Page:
The percentage of American sports fans remained near a very stable 88 percent from 2011-15, but avid fans declined by 2 percent in 2015, and those who placed a high priority on time and investment in sports interests dropped 4 percent. Similarly, 4 percent more Americans said they were “less interested in sports than they were the year before” in 2015, compared with the 2011-14 average.

Rich Luker. February 22, 2016. “Sports spending not on pace with economic growth.” Sports Business Daily. contact: rich@lukerco.com


Harris has run an annual poll at least since 1985 asking what Americans’ favorite sports are. In this chart, data is only available for the latest year (2014), but we may be able to obtain figures for the preceeding years by contacting Harris.


Harris Poll, via
Cork Gaines. February 20, 2015. “The popularity of the NFL is starting to fall in the US.” Business Insider


A much simpler, semi-regular Gallup poll, 2001-2015, simply asks if people consider themselves sports fans.


Jeffrey M. Jones. June 17, 2015. “As Industry Grows, Percentage of U.S. Sports Fans Steady.” Gallup.

The ESPN Sports Poll, run annually since 1994 by Rich Luker, defines percentages of fans and avid fans, and, by subtraction, non-fans. This particular graphic only give data back to 2000, but we may be able to ask Luker (or his colleague) for older data.


Jess3 (the graphic’s designer), 2015.
Using ESPN Sports Poll data, collected by Rich Luker and Chad Menefee. Contact: chad@lukerontrends.com


The ESPN Sports Poll has also been tracking college sports fans at least since 2000. This chart shows percentage and numeric data for 2000-2010.


Kenneth Cortsen. August 16, 2013.
IMG’s Capitalization On Sport Stars And Other Assets – IMG College Is Meant For Success.

Spending And Spectatorship

Pricewaterhouse Coopers publishes an annual 5-year-forecast of sports industry figures, including gate revenues and merchandising. The publications also include data for the previous five years. Data for 2008-2019 are freely available in the 2013, 2014, and 2015 editions, and I’ve aggregated the gate revenues and merchandising data in the following Google Sheet:

src: Adam W. Jones (editor). “PwC Sports Outlook.” PricewaterhouseCoopers LLP.
contact: adam.w.jones@us.pwc.com
November 2013 edition
October 2014 edition
October 2015 edition


Super Bowl Viewership


Stephen Bronars. February 2012.
The Super Bowl and the Oscars.”

TV By the Numbers and Nielsenwire


TV viewership of the Super Bowl in the United States from 1990 to 2016 (in millions)

Statista. Accessed November 2016.
TV viewership of the Super Bowl in the United States from 1990 to 2016 (in millions).”



Professional League Game Attendance

ESPN collects historic game data, including attendance, going back to 2001, for several professional sports. However, Peter Von Allmen, an academic economist and current president of the North American Association of Sports Economists (NAASE), referred me to the [sport]-reference.com websites as an excellent source for historic sports data going back much further than ESPN’s data.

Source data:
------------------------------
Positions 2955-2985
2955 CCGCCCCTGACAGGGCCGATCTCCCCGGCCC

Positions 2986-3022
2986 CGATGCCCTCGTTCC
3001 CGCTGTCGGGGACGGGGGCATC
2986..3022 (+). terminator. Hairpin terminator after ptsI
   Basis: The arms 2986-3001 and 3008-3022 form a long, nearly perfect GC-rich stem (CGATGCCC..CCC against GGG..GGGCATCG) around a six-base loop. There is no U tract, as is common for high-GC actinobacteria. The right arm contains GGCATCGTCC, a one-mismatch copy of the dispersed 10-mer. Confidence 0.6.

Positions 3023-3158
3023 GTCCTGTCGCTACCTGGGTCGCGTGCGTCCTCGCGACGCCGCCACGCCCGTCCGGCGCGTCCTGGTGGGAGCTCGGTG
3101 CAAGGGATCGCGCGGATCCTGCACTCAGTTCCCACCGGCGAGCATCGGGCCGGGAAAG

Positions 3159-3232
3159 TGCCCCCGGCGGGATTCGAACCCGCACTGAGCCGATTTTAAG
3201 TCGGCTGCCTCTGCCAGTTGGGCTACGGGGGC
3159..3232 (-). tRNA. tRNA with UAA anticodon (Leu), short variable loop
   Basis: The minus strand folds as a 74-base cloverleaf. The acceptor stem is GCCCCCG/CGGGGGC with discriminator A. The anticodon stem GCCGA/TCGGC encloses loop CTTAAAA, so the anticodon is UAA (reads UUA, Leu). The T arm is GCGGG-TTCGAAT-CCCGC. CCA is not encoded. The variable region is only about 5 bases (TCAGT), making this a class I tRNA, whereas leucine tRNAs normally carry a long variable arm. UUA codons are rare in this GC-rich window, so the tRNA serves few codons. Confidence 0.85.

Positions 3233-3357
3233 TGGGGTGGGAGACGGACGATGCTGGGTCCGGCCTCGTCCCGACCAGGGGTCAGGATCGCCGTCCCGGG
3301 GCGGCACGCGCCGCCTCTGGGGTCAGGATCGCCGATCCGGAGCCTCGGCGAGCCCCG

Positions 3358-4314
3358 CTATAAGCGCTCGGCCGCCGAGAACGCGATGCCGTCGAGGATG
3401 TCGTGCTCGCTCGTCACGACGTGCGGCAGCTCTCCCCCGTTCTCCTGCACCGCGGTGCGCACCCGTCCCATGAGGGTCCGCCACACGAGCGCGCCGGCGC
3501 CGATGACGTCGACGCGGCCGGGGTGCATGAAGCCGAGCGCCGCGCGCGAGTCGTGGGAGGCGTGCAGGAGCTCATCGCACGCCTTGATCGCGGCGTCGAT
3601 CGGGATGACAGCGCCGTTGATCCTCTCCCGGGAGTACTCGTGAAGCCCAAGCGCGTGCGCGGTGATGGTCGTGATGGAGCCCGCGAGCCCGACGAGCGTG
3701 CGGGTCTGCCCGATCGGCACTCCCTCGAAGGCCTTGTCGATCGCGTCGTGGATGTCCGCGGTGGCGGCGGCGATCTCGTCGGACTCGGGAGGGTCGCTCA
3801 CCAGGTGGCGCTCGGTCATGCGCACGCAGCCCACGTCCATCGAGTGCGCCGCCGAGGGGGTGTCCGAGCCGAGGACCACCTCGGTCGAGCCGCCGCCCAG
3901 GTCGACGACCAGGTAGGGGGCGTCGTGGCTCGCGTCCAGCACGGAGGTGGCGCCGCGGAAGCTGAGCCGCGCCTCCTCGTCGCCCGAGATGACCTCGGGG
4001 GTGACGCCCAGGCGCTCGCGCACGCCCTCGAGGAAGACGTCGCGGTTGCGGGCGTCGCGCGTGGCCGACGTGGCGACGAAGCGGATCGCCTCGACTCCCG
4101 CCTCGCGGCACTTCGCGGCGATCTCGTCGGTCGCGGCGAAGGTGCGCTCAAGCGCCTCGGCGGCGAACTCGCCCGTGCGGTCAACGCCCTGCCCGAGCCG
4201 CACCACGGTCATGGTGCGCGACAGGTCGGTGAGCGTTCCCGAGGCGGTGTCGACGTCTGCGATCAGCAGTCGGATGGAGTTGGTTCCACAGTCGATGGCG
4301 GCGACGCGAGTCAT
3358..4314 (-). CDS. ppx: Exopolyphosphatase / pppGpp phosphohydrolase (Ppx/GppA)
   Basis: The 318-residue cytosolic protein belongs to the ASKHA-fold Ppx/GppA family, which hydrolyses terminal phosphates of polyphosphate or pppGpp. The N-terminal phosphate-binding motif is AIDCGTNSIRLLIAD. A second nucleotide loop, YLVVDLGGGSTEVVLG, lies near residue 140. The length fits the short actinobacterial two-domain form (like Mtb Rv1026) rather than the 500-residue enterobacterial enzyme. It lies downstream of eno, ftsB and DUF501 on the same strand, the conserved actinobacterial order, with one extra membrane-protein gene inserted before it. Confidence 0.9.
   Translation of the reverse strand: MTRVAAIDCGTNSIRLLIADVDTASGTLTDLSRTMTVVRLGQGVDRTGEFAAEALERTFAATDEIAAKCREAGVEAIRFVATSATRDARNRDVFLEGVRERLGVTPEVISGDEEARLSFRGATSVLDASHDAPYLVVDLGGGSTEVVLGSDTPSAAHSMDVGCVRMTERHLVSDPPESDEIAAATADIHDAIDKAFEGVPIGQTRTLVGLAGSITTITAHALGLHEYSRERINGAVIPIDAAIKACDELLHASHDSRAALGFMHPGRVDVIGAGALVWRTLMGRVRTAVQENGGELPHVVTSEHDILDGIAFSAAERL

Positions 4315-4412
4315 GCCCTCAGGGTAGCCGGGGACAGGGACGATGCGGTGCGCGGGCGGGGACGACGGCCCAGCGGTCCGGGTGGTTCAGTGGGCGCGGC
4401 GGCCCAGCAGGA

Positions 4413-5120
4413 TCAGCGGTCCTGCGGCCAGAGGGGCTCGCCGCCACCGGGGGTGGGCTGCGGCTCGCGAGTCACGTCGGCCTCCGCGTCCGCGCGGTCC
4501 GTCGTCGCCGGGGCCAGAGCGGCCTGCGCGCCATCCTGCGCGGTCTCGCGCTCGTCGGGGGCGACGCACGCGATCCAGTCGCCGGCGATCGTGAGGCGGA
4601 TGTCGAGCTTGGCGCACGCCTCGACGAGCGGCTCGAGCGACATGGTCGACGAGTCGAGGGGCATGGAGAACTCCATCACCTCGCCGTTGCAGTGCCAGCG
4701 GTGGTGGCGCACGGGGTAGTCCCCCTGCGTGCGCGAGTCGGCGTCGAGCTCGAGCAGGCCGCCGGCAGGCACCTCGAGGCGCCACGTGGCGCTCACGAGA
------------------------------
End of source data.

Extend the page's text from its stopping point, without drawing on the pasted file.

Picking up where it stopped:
I’ve compiled the [sport]-reference.com data describing the number of teams and attendance (total regular season, and average per game attendance, in some cases) for the NBA, MLB, and NFL in the following Google Sheet:

Note: NBA data is collected for 1981-2016. Attendance figures are actually available going back to 1946, but only for a couple teams per season.

[Click on a season date, then Summary, then Miscellaneous Stats to find attendance figures.]
[Click on a season date, then Other, then Attendance & Misc.]
[Click on “NFL” next to a season date, then Other, then Attendance]
NOTE: The tallies on the NFL site are incorrect, so I’ve re-calculated them

Other sources:

NHL attendance
ESPN has data back to 2001
but HockeyDB.com has league totals data back to 1994
and average home game data older than that
Average home game data

MLB and NFL data is available from ESPN, going back to 2001

NCAA Football
total fans per year 1954-2014

src: National Football Foundation, June 2015
2014 Report: Passion for College Football Remains Strong.”


Average NFL ticket price, 2006 – 2015
2006 – 62.38
2007 – 67.11
2008 – 72.2
2009 – 74.99
2010 – 76.47
2011 – 77.34
2012 – 78.38
2013 – 81.54
2014 – 84.43
2015 – 85.83

via Statista, citing TMR 2006 to 2015
(TMR: Team Marketing Report)

Major league facilities


src: Adam W. Jones (editor). “PwC Sports Outlook.” October 2014. PricewaterhouseCoopers LLP. P.4
contact: adam.w.jones@us.pwc.com

Fantasy Sports

Number of fantasy sports players by year (Figure 2)

1988 500,000
1991-1994 1 – 3 Million
2003 15.2 Million
2004 13.5 Million
2005 12.6 Million
2006 18 Million
2007 19.4 Million
2008 29.9 Million
2009 28.4 Million
2010 32 Million
2011 35.9 Million
2014 41.5 Million
2015 56.8 Million

Percentage of fantasy sports players compared to the general population of the United States, age 12+ (Figure 1)
Total – 14%
Adults – 13%
Teens – 18%
Male – 19%
Female – 8%
College Education – 18%
No College Education – 10%
HH Income $50k+ – 16%
HH income <$50K – 10%